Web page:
A new study of President Trump’s tweets indicates that he’s been sleeping less and less. That lack of sleep is hurting his performance, and making him angrier.
The study, conducted by Columbia University researchers Douglas Almond and Xinming Du, analyzed the President’s tweets from January 24, 2017 to April 10, 2020.
The researchers used these tweets as a proxy for the President’s sleep duration. On a typical day, the President starts tweeting at around 6am. He continues to tweet about once every two to three hours throughout day, with an average of 10 tweets per day.
During the early days of his presidency, President Trump typically posted late-night tweets on average one evening per week. But by April of 2020, that had increased to about three nights per week.
Trump’s tweets show a man not sleeping enough
The US Centers for Disease Control and Prevention recommends that adults over age 65 sleep 7-8 hours per night. A lack of sleep can lead to distractedness and an inability to focus. This can affect memory, judgement, and attention, as well as appetite regulation. Fatigue can also lead to high blood sugar by decreasing exercise and increasing sleepiness. This can increase the risk of developing Type II diabetes.
But on the three nights per week that the President tweets late at night, his average tweet time is 12:06 am.
This suggests, the researchers write, that when the President stays up late, he’s getting fewer than 6 hours of sleep per night, on average.
The study, titled “Later bedtimes predict President Trump’s performance,” found that this increase in late-night activity cannot be accounted for by the President’s travel schedule, nor by an increase in his overall tweeting activity.
Fewer home-run tweets, more missers
Those wee-hour tweets are hurting his performance. The study finds that on the day following one of his late nights, the President’s Twitter followers interact less with his tweets: he gets 7,400 fewer likes per tweet, 1,300 fewer retweets, and 1,400 fewer replies, which figures equate to 6.5% – 8% fewer than average. As the researchers put it, after a late night he posts fewer “home run” tweets and more “non-resonant” ones.
More angry, less happy
Also, based on textual analysis of the President’s speeches and interviews, they find that the President Trump is less likely to be “happy” on the days after a late night, and nearly three times more likely to be “angry.”
Despite the President being happy in 88% of the transcripts, his late-tweeting nights and more late tweets appear to make him less happy the following day. The proportion of “happy” transcripts following a late night decreases almost 5%. Likewise, the proportion of angry transcripts increases by about 3% after a late night.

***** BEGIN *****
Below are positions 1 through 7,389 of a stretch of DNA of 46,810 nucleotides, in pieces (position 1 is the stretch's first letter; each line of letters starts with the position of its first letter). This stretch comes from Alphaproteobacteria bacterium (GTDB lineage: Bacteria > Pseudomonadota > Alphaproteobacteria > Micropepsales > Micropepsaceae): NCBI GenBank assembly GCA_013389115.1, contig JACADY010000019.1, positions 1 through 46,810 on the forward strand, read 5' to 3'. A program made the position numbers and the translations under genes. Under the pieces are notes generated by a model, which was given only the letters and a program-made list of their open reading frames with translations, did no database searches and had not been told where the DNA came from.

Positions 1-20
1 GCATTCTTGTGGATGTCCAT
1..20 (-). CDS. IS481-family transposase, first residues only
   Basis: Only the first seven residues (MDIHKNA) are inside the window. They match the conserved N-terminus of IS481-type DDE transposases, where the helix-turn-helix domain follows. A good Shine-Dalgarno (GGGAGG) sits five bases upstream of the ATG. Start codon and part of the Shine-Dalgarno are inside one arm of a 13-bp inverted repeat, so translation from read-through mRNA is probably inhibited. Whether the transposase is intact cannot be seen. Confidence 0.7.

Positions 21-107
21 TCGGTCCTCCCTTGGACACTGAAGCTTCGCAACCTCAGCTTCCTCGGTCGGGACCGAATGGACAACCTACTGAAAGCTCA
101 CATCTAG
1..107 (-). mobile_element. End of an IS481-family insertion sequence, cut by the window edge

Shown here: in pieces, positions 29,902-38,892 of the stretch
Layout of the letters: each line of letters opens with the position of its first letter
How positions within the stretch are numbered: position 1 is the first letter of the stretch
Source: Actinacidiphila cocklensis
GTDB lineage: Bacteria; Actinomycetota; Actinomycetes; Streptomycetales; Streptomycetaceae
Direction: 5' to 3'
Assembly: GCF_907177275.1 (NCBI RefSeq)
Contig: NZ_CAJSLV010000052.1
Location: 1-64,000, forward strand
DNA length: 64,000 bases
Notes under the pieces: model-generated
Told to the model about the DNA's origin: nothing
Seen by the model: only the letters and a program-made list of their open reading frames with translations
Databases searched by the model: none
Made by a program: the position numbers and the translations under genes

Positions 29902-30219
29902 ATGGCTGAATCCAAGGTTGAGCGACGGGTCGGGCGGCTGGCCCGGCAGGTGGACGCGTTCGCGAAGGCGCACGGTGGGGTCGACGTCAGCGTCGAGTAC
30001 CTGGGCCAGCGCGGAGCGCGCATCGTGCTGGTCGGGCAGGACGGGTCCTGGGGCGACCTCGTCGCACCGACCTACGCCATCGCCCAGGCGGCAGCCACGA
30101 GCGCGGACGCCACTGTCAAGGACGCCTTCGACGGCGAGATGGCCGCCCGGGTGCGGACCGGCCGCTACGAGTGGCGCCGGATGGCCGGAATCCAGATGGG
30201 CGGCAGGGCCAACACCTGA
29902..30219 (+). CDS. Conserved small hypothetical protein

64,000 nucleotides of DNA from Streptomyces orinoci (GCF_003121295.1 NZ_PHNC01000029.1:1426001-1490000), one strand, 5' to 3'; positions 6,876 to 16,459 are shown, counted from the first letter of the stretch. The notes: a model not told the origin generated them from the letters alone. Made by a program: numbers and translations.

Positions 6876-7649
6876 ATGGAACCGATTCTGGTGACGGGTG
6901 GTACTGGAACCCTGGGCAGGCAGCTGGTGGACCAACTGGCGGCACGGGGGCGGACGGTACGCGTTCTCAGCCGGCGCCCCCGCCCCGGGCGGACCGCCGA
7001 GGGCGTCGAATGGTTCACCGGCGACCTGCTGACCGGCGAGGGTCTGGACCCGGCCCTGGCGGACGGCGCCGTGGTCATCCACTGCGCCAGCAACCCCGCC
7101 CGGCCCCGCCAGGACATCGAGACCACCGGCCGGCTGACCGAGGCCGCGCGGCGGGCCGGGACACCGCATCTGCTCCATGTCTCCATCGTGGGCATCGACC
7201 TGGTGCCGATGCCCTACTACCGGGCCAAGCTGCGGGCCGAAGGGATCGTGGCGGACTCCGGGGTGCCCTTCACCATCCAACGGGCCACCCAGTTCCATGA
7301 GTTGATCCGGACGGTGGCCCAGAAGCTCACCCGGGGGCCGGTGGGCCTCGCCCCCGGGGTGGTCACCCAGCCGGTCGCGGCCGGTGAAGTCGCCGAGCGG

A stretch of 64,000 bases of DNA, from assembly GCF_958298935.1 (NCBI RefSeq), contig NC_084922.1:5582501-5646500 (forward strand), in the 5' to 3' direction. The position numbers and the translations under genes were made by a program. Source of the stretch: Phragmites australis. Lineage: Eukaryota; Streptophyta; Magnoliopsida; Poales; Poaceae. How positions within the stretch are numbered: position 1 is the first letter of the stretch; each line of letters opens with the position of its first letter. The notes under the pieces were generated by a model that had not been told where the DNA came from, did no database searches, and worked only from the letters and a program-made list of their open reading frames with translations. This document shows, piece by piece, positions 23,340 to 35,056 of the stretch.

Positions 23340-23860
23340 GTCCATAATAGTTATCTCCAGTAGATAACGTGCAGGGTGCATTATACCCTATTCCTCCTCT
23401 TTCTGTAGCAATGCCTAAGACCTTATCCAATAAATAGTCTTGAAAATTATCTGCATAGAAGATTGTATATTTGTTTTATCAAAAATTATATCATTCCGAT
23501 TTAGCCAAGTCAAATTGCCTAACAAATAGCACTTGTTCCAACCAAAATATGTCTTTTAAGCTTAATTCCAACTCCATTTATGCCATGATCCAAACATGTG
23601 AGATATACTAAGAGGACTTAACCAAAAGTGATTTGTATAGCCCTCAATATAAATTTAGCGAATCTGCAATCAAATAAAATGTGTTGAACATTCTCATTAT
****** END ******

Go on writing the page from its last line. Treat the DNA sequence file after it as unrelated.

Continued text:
Trump’s tweets and election betting odds
Although this shift in President Trump’s tweets has not yet attracted much attention in the media, the betting markets have certainly taken notice. After one of President Trump’s late nights, the odds of his leading opponent winning the 2020 election consistently increased by 0.6%, based on data provided by odds-tracker BetData.
Addressing the lack of sleep
The authors say their study is the first they know of to use this data to argue that President Trump’s sleep duration has become noticeably shorter. “The pattern we document is consistent with a progressive shortening of the President’s sleep over his first term and compromised performance from sleep deprivation,” they write.
The President’s performance, after all, is “immensely important to others” given his role as the leader of the United Sates. “If the President’s sleep is sub-optimally short in 2020,” the authors write, “it can and should be addressed.”
Twitter and social signalling are deeply intertwined. Twitter allows every post that a person makes to be polled, rated, and rated on based upon the following information. It currently has about 340 million users. Previous analysis of President Trump’s tweets has found that he shows many narcissistic traits.
Study: “Later bedtimes predict President Trump’s performance”
Authors: Douglas Almond and Xinming Du
Published in: Economics Letters
Publication date: (journal pre-proof) September 25, 2020
Photo: The White House flickr